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Thread: [SOLVED] Trigonometric Integral

  1. #1
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    [SOLVED] Trigonometric Integral

    How is this integrated?

    $\displaystyle \int{\cos^2{\Theta}}d\Theta$
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  2. #2
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    Quote Originally Posted by Mike9182 View Post
    How is this integrated?

    $\displaystyle \int{\cos^2{\Theta}}d\Theta$
    Racall the identity: $\displaystyle cos^2(\theta)=\frac{1}{2}(cos(2\theta)+1)$.
    Hence:
    $\displaystyle \int cos^2(\theta) d\theta = \frac{1}{2} \int cos(2\theta) d\theta + \frac{1}{2} \int d\theta $.

    It should be easy now.
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  3. #3
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    How do you integrate $\displaystyle \frac{1}{2} \int(\cos{2\Theta})d\Theta$?
    Last edited by Mike9182; Jan 26th 2010 at 03:18 PM. Reason: Latex error
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    Quote Originally Posted by Mike9182 View Post
    How do you integrate $\displaystyle \frac{1}{2} \int(\cos{2\Theta})d\Theta$?

    $\displaystyle
    \int(\cos{k\Theta})d\Theta, k\in \mathbb{R} = \frac{1}{k} \sin{k\Theta}+C
    $
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  5. #5
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    Quote Originally Posted by Mike9182 View Post
    How do you integrate $\displaystyle \frac{1}{2} \int(\cos{2\Theta})d\Theta$?
    there is two ways:
    1- Substitute $\displaystyle u=2\theta$.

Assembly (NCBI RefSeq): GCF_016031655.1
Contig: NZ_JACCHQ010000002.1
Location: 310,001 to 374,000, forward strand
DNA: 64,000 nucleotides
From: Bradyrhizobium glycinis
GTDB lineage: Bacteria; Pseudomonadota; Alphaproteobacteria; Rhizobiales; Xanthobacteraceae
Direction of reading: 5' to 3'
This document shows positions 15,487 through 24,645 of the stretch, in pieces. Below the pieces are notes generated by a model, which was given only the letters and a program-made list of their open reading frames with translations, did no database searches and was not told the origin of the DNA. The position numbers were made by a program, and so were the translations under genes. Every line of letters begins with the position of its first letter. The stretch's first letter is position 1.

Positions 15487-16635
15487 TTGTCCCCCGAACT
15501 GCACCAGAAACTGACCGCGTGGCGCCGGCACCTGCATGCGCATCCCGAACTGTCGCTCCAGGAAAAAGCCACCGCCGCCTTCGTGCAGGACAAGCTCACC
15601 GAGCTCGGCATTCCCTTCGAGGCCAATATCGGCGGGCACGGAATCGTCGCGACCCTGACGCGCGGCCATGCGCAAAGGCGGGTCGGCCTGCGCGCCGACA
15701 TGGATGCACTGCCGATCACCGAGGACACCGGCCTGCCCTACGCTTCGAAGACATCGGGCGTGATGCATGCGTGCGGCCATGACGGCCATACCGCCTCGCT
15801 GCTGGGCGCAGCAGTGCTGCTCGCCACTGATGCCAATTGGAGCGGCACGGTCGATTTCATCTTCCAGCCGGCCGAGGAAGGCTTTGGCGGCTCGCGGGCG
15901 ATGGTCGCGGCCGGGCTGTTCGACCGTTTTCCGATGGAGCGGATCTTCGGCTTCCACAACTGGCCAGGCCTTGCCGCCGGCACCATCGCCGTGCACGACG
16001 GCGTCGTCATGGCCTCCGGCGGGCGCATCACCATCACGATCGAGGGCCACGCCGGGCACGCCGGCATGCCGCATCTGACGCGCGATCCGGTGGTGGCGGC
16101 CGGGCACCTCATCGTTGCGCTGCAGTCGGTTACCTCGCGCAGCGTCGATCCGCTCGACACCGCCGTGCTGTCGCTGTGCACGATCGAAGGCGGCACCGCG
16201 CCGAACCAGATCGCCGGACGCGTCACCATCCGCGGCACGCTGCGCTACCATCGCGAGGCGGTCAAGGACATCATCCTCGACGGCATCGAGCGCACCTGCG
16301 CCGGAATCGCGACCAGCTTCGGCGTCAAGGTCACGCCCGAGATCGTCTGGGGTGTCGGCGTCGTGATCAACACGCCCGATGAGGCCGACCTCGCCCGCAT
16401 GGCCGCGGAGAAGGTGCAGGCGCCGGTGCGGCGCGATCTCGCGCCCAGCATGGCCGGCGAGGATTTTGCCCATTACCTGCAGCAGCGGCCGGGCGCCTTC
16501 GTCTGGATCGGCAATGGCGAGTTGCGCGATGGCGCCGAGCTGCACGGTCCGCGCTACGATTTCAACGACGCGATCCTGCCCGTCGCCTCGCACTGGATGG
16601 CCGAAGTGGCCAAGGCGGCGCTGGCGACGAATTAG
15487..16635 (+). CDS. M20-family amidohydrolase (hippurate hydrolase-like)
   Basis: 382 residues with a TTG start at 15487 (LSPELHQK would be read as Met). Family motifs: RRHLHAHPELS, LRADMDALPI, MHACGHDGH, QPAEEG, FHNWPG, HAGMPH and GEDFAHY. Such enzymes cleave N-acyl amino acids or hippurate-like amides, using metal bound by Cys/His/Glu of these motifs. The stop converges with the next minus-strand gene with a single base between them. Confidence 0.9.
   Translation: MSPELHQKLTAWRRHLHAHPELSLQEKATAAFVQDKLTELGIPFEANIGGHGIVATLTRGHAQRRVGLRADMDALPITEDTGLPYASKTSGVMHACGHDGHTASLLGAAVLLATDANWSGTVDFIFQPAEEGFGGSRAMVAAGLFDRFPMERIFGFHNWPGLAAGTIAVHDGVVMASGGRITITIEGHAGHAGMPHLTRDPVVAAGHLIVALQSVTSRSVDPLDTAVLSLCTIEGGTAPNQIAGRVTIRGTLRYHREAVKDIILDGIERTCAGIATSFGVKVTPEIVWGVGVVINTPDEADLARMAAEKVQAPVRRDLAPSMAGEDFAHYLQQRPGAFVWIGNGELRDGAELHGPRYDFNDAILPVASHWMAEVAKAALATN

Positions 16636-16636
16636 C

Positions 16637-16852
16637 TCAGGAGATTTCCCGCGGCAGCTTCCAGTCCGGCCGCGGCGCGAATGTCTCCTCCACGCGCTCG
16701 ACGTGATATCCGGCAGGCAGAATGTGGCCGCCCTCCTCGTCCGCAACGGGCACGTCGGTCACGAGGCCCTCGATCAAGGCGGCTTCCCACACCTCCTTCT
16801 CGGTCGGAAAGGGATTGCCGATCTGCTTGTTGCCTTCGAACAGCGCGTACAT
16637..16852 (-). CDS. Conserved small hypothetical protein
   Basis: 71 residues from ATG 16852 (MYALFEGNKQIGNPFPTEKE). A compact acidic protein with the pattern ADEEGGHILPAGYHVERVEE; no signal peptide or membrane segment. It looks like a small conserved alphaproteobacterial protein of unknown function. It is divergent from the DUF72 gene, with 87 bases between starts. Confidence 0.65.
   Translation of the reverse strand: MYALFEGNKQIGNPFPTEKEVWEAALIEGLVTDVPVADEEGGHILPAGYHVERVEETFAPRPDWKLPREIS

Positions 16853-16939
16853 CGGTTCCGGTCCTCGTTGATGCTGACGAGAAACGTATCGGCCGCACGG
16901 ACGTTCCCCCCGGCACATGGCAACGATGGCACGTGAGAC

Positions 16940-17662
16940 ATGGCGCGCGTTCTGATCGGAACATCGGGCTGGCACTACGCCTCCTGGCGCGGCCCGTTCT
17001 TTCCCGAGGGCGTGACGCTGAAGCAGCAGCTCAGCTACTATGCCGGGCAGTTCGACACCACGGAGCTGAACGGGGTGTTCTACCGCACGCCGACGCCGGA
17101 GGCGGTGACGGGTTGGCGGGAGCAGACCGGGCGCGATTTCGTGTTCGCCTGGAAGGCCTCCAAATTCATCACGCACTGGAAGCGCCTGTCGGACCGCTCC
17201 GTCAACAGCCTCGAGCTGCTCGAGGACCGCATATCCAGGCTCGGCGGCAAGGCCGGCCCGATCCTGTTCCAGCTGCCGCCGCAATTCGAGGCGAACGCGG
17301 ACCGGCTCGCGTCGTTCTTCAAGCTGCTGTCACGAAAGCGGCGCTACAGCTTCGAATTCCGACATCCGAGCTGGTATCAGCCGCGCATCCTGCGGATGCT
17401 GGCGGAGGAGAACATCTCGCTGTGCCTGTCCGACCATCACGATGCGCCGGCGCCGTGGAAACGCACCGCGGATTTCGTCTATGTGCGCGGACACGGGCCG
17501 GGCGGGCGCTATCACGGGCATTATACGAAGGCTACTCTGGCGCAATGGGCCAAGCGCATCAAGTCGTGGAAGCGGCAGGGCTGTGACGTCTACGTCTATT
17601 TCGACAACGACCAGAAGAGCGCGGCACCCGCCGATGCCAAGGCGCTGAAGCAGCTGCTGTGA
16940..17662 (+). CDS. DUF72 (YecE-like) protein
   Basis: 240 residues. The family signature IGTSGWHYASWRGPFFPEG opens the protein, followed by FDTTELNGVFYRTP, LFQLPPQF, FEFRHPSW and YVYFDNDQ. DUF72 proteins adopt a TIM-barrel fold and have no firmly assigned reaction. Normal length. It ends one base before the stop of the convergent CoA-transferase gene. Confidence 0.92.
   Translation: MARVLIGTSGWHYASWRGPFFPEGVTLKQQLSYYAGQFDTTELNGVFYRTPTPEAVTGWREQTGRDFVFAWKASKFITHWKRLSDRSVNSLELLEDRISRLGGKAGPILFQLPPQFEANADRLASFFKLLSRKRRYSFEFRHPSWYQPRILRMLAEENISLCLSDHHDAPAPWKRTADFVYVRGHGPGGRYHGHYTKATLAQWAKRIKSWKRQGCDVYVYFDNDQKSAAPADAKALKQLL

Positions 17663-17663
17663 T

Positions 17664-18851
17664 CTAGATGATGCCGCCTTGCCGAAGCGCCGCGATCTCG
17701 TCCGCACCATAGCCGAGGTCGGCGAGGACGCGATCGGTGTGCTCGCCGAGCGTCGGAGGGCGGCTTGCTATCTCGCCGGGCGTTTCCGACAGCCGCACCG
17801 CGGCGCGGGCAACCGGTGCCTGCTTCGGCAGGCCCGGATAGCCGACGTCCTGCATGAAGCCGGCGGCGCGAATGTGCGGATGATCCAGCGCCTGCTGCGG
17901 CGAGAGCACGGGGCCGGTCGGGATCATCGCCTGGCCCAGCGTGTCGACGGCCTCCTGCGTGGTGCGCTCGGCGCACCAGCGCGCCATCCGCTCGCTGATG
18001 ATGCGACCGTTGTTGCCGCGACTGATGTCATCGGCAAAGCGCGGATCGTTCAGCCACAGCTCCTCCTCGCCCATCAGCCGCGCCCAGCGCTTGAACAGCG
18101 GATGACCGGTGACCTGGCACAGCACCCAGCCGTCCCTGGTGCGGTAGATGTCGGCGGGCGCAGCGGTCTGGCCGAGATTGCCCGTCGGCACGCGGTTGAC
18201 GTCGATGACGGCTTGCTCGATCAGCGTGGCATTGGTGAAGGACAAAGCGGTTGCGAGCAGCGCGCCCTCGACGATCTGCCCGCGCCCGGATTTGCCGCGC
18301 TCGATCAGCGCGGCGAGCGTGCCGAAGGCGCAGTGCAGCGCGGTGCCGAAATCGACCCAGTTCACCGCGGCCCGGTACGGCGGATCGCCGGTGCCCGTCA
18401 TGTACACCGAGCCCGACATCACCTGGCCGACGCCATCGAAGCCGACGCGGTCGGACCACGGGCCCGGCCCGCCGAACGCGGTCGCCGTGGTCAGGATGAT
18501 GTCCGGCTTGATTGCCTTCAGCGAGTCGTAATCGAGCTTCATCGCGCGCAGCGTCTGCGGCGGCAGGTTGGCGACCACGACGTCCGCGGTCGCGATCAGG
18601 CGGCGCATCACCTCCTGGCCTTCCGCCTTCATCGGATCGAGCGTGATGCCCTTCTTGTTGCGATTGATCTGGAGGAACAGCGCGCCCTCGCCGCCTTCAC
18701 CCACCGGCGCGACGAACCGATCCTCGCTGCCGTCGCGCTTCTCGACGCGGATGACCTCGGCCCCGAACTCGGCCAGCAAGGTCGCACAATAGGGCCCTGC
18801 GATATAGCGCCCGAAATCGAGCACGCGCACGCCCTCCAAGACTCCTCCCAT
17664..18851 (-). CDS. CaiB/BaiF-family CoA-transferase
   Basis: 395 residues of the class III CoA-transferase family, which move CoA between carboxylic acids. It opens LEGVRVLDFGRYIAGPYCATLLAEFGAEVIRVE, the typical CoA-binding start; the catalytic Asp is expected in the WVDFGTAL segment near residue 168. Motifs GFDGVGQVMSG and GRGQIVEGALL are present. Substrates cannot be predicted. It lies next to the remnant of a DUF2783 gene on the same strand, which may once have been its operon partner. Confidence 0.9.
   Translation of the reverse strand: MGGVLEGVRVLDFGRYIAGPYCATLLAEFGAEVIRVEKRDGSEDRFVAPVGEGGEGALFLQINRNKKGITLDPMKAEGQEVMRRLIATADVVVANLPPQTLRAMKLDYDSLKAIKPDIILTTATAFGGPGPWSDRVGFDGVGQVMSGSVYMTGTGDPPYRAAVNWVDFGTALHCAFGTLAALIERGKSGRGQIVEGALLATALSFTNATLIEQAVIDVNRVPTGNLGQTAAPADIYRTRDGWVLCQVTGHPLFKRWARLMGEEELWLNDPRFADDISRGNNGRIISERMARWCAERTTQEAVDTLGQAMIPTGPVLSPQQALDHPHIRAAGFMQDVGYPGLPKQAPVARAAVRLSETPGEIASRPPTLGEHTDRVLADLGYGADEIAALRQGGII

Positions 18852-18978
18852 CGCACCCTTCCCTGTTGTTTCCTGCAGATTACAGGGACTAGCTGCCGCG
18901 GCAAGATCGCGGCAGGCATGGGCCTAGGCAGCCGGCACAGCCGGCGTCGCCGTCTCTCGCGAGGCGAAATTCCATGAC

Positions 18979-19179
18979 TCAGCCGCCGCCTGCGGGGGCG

2- Apply this formula:
    $\displaystyle b\int cos(a\theta) d\theta = \frac{b}{a} sin(a\theta) + C$ for $\displaystyle a \neq 0 $
    in your question: $\displaystyle a=2$ and $\displaystyle b=\frac{1}{2}$.

    Quote Originally Posted by pickslides View Post
    $\displaystyle
    \int(\cos{k\Theta})d\Theta, k\in \mathbb{R} = \frac{1}{k} \sin{k\Theta}+C
    $
    $\displaystyle k \neq 0$
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  6. #6
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    Thanks, I understand now.
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  7. #7
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    Quote Originally Posted by Mike9182 View Post
    How is this integrated?

    $\displaystyle \int{\cos^2{\Theta}}d\Theta$
    Another way...

    $\displaystyle \int{Cos\theta\ Cos\theta}d\theta=\int{u}dv=uv-\int{v}du$

    $\displaystyle u=Cos\theta,\ \frac{du}{d\theta}=-Sin\theta,\ du=-Sin\theta\ d\theta$

    $\displaystyle dv=Cos\theta\ d\theta,\ v=\int{Cos\theta}d\theta=Sin\theta$

    $\displaystyle uv-\int{v}du=Cos\theta Sin\theta+\int{Sin^2\theta}d\theta$

    $\displaystyle \Rightarrow\ I=Cos\theta Sin\theta+\int{(1-Cos^2\theta)}d\theta=Cos\theta Sin\theta+\int{(1)}d\theta-I$

    $\displaystyle 2I=Cos\theta Sin\theta+\theta\ \Rightarrow\ I=\frac{1}{2}Cos\theta Sin\theta+\frac{\theta}{2}+C=\frac{1}{4}Sin2\theta +\frac{\theta}{2}+C$
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